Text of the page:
Three-dimensional printing has been used to make everything from pizza to prostheses, and now researchers are working on using the emerging technology to fabricate hearts, kidneys, and other vital human organs.
That would be very big news, as the number of people who desperately need an organ transplant far outstrips the number of donor organs available. On average, about 21 Americans die every day because a needed organ was unavailable.
What exactly is the promise of 3D printing organs and tissues, or "bioprinting?" How does the technology work, and when might it start saving lives?
For answers to these and other questions, HuffPost Science reached out to Dr. Anthony Atala (right), director of the Wake Forest Institute for Regenerative Medicine and a world-renowned expert in the field, to find out.
See below for a lightly edited version of the Q & A.
Can 3D printing end the shortage of organs?
3D printing is not magic. It is simply a way to scale up the current processes we use to engineer organs in the laboratory. Our team has successfully engineered bladders, cartilage, skin, urine tubes and vaginas that have been implanted in patients. Our goal is produce organ structures such as these with 3D printing to make the engineering process more precise and reproducible. The ultimate goal of regenerative medicine -– regardless of the way the organs are engineered -- is to help solve the shortage of donor organs.
How might 3D-printed organs compare to donor organs?
Our goal is to engineer organs using a patient’s own cells. With this approach, there would be no issues with rejection, and patients wouldn’t have to take the powerful anti-rejection drugs that are now required. This is certainly one advantage of customized organs.
What's the actual process by which organs would be "printed?"
A first step in organ engineering –- whether it involves 3D printing or other methods –- is to get a biopsy of the organ that needs to be replaced. From this biopsy, certain cells with regenerative potential are isolated and multiplied. These cells are then mixed with a liquid material that provides oxygen and other nutrients to keep them alive. This mixture is placed in a printer cartridge. A separate printer cartridge is filled with a biomaterial that will be printed into the organ- or tissue-shaped structure. The structure is designed on a computer using a patient’s medical scans.
When happens when you press the "print" button?
When the “print” button is pushed, the printer builds the structure layer by layer and embeds cells into each layer. When cells are provided the right mixture of nutrients and growth factors –- and placed in the right environment -- they know what to do and perform their functions. For some structures, two or more types of cells may be required.
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A 3-D printer at Wake Forest Institute for Regenerative Medicine at work on a kidney prototype.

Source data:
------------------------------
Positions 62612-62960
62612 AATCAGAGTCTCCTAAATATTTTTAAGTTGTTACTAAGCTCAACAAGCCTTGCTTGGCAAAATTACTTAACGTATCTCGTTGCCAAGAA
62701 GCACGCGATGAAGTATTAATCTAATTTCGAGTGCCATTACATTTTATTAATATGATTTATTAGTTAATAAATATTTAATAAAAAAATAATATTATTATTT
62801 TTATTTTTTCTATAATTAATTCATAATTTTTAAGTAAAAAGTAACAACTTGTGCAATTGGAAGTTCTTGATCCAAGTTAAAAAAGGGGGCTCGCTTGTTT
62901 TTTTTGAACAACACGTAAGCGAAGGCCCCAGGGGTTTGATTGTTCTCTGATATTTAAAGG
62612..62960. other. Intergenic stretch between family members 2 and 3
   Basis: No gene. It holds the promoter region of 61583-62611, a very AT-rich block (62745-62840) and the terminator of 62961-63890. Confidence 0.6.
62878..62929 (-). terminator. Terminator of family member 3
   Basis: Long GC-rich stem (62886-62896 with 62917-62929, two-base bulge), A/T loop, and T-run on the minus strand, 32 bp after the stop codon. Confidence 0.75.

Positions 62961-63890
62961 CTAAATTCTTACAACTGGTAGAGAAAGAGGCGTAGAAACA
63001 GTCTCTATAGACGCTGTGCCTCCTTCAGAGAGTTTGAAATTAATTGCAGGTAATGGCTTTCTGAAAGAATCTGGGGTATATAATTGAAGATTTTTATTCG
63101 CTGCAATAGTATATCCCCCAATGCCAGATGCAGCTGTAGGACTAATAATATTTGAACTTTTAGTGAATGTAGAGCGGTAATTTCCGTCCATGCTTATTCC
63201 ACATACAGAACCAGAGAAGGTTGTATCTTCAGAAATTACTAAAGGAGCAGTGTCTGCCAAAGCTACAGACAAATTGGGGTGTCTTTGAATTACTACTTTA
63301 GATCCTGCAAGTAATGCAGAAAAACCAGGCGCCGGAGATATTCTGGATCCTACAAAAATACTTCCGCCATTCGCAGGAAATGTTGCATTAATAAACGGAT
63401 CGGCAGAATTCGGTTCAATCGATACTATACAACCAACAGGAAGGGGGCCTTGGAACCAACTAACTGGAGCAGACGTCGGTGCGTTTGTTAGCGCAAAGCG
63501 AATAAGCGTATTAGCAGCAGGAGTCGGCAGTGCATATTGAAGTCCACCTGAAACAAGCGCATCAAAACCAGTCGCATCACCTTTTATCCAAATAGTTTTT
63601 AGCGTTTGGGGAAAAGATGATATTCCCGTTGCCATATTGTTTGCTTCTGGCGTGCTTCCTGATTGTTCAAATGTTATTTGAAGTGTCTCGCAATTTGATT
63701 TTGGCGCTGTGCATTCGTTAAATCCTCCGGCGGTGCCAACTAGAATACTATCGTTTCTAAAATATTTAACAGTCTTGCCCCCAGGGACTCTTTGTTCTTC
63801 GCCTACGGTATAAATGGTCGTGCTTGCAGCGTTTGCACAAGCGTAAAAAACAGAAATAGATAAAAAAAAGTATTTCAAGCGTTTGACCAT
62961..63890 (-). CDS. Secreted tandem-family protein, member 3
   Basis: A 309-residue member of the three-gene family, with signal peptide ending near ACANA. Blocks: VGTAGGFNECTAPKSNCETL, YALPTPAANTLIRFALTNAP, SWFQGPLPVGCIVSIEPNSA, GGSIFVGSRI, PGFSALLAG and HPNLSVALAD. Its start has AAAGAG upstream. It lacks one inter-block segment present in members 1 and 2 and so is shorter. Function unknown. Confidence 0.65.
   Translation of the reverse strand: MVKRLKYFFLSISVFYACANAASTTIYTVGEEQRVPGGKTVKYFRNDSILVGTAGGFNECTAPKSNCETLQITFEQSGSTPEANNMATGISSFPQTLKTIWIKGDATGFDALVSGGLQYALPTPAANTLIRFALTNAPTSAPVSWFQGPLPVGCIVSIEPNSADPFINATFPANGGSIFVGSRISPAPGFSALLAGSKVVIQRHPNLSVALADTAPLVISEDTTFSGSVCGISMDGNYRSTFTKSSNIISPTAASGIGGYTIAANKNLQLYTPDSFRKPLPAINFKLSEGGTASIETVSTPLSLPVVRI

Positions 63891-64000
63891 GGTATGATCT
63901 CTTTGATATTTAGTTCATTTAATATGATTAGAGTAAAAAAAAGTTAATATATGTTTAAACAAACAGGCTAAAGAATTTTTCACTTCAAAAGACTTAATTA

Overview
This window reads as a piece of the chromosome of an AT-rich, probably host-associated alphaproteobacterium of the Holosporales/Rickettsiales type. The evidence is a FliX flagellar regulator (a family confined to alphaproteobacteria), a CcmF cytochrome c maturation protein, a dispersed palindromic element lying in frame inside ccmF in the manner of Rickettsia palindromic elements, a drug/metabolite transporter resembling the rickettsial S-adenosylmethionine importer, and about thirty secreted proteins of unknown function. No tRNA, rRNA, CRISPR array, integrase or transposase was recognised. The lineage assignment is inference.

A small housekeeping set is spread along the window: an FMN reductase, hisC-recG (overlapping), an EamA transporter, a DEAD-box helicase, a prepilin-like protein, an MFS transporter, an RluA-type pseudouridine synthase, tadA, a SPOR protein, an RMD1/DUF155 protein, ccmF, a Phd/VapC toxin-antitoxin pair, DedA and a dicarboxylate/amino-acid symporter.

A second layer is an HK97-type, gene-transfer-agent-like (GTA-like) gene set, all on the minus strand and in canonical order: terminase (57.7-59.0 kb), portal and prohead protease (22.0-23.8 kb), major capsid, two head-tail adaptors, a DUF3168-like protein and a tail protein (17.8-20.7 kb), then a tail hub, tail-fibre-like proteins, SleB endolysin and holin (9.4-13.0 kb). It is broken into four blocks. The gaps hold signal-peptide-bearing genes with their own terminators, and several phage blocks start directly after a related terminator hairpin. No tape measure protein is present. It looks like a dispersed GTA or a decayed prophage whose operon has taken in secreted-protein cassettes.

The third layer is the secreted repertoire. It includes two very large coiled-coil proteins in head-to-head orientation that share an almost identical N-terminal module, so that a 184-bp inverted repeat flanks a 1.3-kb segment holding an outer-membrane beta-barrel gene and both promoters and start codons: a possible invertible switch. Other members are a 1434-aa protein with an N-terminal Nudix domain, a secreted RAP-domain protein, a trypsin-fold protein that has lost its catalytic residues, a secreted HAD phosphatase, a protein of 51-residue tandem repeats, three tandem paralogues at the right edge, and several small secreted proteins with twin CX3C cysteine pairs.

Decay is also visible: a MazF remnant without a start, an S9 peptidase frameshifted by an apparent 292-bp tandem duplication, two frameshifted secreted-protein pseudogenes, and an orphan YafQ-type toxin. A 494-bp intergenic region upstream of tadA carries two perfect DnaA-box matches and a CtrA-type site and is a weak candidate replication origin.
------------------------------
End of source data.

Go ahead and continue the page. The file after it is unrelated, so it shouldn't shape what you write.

What challenges are you facing?
Scientists have successfully engineered three categories of organs: flat structures such as skin; tubular structures such as urine tubes and blood vessels; and hollow structures such as the bladder. The most complex organs are solid structures such as the kidney, liver, and pancreas. Some of the challenges we face with these organs are learning to grow the billions of cells required for these organs, as well as learning how to best supply the new organs with oxygen until they integrate with the body.
We are exploring a variety of options that include printing oxygen-generating materials into the structures; printing micro-channels that can maximize the diffusion of nutrients and oxygen from nearby tissues; and printing blood vessels into the structures.
How many years away are we from printing complex organs like the heart and kidney?
Science is unpredictable, so it is impossible to make predictions. But I think we can safely say that the timeframe required to routinely print and implant complex organs is decades, rather than years.
What are some recent breakthroughs that have brought us closer to making 3D printed organs a reality?
We are continuing to refine our printers to increase printing resolution and learning how to keep the printing process from damaging cells. In addition, we are making advances in identifying which biomaterials work best for specific structures. And, we are great making strides printing with multiple cells types and controlling placement of cells.
What are the next steps?
One relatively new bioprinting project, funded by the Defense Threat Reduction Agency, aims to print mini hearts, livers, blood vessels, and lung on a chip system. Called a “Body on a Chip,” this project has the potential to test new drugs more accurately and perhaps eliminate the need for testing in animals. The immediate goal is to test effects on the body of biological weapons and to develop antidotes.
To learn more about regenerative medicine and Dr. Atala's vision for 3D printing organs, check out his 2011 TEDTalk below.